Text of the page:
As expected, it is money.
According to Symantec researchers, the malware's ad-clicking component is loaded into Chrome, Firefox, and Safari where it can intercept all GET and POST requests from the browser.
It then targets search queries made on Google and may redirect users to another page of the attacker's choosing. Consequently, the attackers receive payment for the ad click instead of Google.
"The ad click component parses out requests resulting from an ad click on Google Search and determines if it is on a whitelist. If not, it forwards the request to the malicious server," they explain.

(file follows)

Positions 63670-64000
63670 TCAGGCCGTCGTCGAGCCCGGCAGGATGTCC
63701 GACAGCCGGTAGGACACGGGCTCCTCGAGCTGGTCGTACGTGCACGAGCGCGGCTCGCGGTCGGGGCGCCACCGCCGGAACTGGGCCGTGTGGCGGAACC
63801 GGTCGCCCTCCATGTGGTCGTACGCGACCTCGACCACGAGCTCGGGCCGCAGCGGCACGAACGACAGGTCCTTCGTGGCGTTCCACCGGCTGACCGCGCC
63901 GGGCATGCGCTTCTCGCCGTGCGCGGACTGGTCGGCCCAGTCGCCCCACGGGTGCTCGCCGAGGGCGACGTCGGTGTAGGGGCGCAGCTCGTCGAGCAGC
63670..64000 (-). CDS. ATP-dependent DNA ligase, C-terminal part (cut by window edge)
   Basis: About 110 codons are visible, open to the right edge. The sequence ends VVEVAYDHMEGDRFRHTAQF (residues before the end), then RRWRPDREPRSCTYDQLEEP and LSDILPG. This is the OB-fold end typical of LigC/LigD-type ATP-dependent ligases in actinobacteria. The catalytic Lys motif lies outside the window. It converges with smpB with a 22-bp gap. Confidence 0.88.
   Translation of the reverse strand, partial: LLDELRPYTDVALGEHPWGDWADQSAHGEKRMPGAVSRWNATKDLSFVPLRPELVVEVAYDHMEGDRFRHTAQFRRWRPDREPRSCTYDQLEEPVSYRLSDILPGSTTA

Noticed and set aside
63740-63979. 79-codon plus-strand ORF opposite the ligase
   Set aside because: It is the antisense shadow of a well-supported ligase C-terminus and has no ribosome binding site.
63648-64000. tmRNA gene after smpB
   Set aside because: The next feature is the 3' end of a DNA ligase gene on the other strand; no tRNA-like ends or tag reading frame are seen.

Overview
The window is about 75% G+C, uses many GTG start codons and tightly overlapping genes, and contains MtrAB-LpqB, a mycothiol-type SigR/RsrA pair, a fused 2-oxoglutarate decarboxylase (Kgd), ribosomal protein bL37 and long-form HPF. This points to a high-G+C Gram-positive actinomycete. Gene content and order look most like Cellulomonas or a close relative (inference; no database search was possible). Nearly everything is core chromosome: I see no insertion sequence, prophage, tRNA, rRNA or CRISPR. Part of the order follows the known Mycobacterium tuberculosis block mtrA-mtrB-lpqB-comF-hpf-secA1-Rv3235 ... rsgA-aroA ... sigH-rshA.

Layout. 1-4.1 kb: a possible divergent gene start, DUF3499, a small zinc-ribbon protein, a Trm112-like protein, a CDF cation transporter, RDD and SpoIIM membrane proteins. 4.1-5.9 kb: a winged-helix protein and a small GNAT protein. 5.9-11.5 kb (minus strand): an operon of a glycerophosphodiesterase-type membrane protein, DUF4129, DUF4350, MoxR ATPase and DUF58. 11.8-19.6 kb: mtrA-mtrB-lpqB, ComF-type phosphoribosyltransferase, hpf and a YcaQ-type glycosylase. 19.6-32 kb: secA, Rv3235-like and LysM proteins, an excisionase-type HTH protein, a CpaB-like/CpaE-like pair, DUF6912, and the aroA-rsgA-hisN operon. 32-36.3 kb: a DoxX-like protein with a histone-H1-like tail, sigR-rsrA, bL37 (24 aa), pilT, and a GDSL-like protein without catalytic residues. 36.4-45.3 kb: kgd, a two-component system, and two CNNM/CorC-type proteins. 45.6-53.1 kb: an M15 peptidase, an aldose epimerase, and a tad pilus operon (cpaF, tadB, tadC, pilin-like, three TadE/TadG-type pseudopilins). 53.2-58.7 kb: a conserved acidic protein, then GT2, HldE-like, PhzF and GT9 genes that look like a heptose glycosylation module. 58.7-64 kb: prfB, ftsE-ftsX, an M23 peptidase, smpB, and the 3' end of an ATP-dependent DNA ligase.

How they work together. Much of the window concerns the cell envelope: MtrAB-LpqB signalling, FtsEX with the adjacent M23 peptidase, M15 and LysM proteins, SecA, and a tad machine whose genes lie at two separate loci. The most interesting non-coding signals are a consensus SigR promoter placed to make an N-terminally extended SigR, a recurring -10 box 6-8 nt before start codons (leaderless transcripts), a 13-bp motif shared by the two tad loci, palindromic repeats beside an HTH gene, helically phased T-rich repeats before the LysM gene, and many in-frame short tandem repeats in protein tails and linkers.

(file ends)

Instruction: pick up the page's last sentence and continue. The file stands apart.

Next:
This request is specially crafted in order to thwart researchers' attempts to investigate the URL.
"Ad-clicking Trojans are nothing new and in an analysis of W32.Xpaj.B last August a botnet measuring in the region of 25,000 infections could generate the author up to $450 per day," point out the researchers.
"Considering the Flashback Trojan measures in the hundreds of thousands, this figure could sharply rise to the order of $10000 per day," they concluded.